VII. COMPLETE A PURCHASE & SALE AGREEMENT
A Purchase and Sale Agreement is a contract between the buyer and seller stipulating that the buyer agrees to purchase the seller’s home at an agreed upon price. (Other conditions or contingencies may often be included to protect the buyer and seller.) The seller will want earnest money (a deposit) from the buyer; the amount is negotiable and is typically applied to the buyer’s closing costs, including down payment.
Purchase and Sale Agreement forms should be available online. They are also stocked at many office supply or stationery stores. However, you should know that typically these online and office supply forms do not contain all the protection for buyers or sellers that are advised by legal experts. If you would like your Purchase & Sale documents professionally preparred, contact Sandi Boone at Walla Walla Real Estate Company.
VIII. OPEN AN ESCROW ACCOUNT AT A TITLE COMPANY
Choose a local Title Company and take the completed Purchase and Sale Agreement (signed by both the buyer and the seller) and the earnest money to their office to begin the escrow process. The length of the escrow period is usually negotiated between the buyer and the seller and can depend on financing, appraisal, home inspections, the sale of the buyer’s home, and other contingencies. A typical escrow period is from 60 to 90 days.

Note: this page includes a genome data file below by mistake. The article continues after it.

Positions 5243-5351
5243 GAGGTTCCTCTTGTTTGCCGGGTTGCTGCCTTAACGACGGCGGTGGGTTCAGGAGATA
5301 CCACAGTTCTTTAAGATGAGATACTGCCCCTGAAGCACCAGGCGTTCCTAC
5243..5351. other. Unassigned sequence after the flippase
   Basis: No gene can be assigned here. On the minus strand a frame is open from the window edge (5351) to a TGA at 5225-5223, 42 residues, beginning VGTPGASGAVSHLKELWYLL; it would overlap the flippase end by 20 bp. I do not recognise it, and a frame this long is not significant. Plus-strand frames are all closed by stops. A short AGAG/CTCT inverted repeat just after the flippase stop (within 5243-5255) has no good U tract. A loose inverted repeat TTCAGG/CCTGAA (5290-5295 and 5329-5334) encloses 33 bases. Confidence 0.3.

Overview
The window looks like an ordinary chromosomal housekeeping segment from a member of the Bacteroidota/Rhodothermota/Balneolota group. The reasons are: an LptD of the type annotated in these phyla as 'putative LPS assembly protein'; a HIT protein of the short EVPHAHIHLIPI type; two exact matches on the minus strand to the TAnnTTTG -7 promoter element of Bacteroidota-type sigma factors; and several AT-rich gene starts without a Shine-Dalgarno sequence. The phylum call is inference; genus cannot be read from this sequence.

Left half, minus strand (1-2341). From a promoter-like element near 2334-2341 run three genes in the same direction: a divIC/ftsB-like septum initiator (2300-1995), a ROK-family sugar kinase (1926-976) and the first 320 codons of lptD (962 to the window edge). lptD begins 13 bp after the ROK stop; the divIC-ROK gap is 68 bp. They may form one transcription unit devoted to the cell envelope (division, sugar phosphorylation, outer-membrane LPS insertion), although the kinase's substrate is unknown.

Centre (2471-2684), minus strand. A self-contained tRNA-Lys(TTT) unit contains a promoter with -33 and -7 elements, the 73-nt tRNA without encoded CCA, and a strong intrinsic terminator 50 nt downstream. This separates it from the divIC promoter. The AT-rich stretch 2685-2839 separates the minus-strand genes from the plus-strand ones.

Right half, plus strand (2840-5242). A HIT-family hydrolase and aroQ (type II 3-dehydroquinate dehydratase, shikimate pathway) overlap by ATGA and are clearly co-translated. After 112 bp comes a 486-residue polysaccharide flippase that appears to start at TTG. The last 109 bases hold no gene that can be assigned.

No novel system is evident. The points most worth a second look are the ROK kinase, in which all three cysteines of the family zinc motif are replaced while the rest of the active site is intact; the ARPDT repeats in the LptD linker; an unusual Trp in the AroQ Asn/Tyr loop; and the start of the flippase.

IX. INFORM YOUR MORTGAGE LENDER THAT YOU’VE FOUND A HOME
Call your mortgage lender and let them know that you have found a home that you wish to purchase. Be sure to have your Purchase and Sale Agreement available as they will need a copy to process your loan application. Once the loan processing has begun, it’s a good idea to check in with your lender periodically to make sure that everything is progressing normally.
X. SCHEDULE ANY REQUIRED (OR DESIRED) INSPECTIONS / APPRAISALS
Virtually all lenders will require an appraisal of the home that is being purchased. The lender will schedule the appraisal and it is usually the buyer’s responsibility to pay for it. There will also be a Pest Inspection, for which the seller usually pays.
As a buyer of real estate, you are within your rights to arrange for your own, more comprehensive, building inspection, which can cost anywhere from $350 to $500, depending on who is doing the inspection. This is a good idea for older homes and may uncover hidden flaws that could cost you thousands of dollars in future repair bills. A little bit of money spent on an inspection before purchase could save a lot of money after purchase. (Contact a local building contractor to see if they do comprehensive home inspections, and how much one would cost.)
If an inspection reveals any problems with the home, the lender may require that they be fixed prior to escrow closing. Repairs are, in general, the responsibility of the seller, but may be negotiated with the buyer in order to make the sale possible.
XI. MOVE PROGRESSIVELY TOWARD CLOSING DATE
Make sure that you (and the seller) are promptly supplying your lender and/or the title company with any required information, paperwork or funds. Check in with the seller, the lender and the title company periodically to make sure the transaction is proceeding normally.
XII. ENJOY YOUR NEW HOME!
Congratulations on the purchase of your new property! Regardless of how you purchase, we at Walla Walla Real Estate Company hope the process goes smoothly, and that you experience years of comfort and enjoyment in your Walla Walla area home.
Welcome to the Neighborhood!